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    Atmospheric Factors Affecting the Corrosion of Zinc, Galvanized Steel, and Copper

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    The Bureau of Mines, as part of the National Acid Precipitation Assessment Program, studied the atmospheric corrosion of zinc, galvanized steel, and copper at five sites in the eastern United States for periods up to five years. Air quality, meteorology, precipitation chemistry, and pariculate chemistry were monitored at each site. Long-term (steady-state) corrosion rates were measured by mass loss and by determining the rate that corrosion products were removed in precipitation runoff. A three-term runoff flux model fit long-term field corrosion data well, giving R2 values greater than 0.95. The model was based on the fluxes of precipitation volume, wet-deposited hydrogen ion, and dry-deposited sulfur dioxide that are available from regional environmental monitoring activities. The parameter values obtained from this model agreed with values obtained by direct measurement, indicating they are physically significant. These parameters are the dry deposition velocity of sulfur dioxide to the metal, the number of hydrogen ions needed to release a metal ion from the corrosion product, and a product of residence time and the solubility of the corrosion product in precipitation. Experimental evidence suggests the model needs a fourth term for the dry deposition of particulates that deposit on the metal and neutralize a fraction of the acidic species subsequently deposited. Damage to zinc, galvanized steel, and copper from wet and dry acidic deposition was estimated to be 50% or more of the total damage at each of the five sites. Damage to zinc at the Ohio site by acid deposition was more than 80% of the total damage. for copper, damage from the wet deposition of hydrogen ions was greater than that from the dry deposition of sulfur dioxide at four of the five sites.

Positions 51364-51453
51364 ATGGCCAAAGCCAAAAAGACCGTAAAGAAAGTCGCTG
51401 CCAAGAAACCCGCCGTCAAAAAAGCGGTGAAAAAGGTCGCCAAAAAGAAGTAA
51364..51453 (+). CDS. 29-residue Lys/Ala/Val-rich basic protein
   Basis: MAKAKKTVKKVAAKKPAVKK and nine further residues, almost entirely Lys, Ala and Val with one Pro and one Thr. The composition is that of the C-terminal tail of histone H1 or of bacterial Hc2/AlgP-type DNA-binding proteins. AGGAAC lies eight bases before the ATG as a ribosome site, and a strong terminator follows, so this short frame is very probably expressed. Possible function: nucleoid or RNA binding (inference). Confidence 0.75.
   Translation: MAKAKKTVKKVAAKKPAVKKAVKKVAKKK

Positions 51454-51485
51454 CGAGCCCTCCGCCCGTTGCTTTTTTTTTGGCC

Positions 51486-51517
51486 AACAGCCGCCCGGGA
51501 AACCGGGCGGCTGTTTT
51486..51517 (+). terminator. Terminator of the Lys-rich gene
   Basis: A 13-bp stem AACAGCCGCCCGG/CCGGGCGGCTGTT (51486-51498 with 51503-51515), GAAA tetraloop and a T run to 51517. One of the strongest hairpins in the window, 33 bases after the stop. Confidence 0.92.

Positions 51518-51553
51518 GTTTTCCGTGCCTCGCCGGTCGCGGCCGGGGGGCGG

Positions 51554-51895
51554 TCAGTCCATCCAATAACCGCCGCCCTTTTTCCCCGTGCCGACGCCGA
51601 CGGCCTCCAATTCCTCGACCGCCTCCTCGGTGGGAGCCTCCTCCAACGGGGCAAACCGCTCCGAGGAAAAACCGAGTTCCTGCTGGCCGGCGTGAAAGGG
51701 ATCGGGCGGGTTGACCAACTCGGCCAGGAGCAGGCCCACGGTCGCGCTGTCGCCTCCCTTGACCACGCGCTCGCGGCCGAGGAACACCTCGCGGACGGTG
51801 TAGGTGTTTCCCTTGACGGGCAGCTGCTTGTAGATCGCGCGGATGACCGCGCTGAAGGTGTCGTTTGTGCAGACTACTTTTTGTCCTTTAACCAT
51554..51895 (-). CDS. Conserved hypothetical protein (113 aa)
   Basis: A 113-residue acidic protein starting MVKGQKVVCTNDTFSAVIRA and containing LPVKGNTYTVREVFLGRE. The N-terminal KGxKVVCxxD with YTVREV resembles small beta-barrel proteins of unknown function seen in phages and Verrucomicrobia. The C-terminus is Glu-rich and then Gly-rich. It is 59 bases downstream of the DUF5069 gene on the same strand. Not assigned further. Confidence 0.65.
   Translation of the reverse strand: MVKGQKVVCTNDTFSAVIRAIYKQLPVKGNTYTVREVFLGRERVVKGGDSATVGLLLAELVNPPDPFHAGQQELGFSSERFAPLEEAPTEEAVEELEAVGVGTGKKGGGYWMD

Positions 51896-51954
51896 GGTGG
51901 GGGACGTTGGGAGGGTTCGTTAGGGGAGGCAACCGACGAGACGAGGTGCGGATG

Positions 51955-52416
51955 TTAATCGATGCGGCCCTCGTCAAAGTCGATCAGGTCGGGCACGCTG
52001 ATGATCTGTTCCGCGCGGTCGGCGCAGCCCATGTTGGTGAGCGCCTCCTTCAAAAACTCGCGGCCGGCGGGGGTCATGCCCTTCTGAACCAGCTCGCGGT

corrosion, atmospheric corrosion, metals, copper, zinc, air quality, rain chemistry, acid rain, acid deposition, sulfur dioxide, dry deposition, deposition velocity, damage function, corrosion products

    Author Information:

    Cramer, SD
    Chemical engineer and metallurgist, Albany Research Center, U.S. Bureau of Mines, Albany, OR

    McDonald, LG
    Chemical engineer and metallurgist, Albany Research Center, U.S. Bureau of Mines, Albany, OR

    Committee/Subcommittee: G01.04

    DOI: 10.1520/STP39193S